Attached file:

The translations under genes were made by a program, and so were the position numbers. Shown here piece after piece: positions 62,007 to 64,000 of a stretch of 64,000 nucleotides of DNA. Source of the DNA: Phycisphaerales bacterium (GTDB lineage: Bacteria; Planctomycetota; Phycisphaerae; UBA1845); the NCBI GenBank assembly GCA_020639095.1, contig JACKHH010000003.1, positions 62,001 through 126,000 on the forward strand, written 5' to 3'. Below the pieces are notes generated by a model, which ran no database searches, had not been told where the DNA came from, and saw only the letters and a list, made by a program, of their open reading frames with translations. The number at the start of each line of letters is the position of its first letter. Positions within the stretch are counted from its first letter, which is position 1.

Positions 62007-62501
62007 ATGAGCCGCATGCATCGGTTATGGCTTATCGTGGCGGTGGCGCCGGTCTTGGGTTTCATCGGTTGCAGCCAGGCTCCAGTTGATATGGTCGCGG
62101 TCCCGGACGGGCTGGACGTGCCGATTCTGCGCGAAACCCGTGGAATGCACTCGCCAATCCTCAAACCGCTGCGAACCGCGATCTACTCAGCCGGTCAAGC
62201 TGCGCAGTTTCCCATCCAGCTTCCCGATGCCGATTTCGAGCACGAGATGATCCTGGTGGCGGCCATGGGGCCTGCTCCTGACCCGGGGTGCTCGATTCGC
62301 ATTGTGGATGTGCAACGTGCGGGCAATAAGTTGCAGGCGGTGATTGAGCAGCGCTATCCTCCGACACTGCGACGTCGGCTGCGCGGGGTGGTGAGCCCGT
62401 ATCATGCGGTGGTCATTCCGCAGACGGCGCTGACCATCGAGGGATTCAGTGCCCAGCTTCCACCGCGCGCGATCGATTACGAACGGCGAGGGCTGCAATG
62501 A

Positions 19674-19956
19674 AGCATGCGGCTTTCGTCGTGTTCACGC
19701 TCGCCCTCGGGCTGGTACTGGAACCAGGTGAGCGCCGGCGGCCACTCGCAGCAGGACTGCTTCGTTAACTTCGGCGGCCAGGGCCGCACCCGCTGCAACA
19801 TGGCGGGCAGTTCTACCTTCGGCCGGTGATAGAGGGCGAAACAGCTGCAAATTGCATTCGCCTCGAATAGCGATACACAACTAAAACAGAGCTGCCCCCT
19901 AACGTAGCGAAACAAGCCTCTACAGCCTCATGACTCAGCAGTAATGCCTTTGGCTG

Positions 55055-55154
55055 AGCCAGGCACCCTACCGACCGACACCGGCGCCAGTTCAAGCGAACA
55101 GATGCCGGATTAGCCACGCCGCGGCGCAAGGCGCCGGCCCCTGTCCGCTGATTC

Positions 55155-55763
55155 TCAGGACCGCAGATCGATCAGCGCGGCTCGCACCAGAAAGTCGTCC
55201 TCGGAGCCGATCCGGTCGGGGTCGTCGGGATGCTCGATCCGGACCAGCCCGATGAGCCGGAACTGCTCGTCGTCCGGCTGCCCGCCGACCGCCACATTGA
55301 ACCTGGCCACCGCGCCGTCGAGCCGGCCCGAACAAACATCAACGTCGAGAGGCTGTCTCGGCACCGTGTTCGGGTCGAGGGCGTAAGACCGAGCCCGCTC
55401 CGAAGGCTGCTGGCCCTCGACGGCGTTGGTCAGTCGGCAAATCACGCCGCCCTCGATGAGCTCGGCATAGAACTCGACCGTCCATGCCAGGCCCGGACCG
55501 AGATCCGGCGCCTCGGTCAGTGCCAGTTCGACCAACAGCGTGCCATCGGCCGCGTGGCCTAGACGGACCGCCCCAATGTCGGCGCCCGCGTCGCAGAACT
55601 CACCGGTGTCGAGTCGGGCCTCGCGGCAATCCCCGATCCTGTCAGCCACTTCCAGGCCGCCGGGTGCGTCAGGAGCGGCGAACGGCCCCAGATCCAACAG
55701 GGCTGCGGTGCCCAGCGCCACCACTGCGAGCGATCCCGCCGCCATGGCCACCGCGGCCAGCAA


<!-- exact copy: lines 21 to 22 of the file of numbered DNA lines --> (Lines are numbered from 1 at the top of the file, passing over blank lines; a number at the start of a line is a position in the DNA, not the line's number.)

55401 CGAAGGCTGCTGGCCCTCGACGGCGTTGGTCAGTCGGCAAATCACGCCGCCCTCGATGAGCTCGGCATAGAACTCGACCGTCCATGCCAGGCCCGGACCG
55501 AGATCCGGCGCCTCGGTCAGTGCCAGTTCGACCAACAGCGTGCCATCGGCCGCGTGGCCTAGACGGACCGCCCCAATGTCGGCGCCCGCGTCGCAGAACT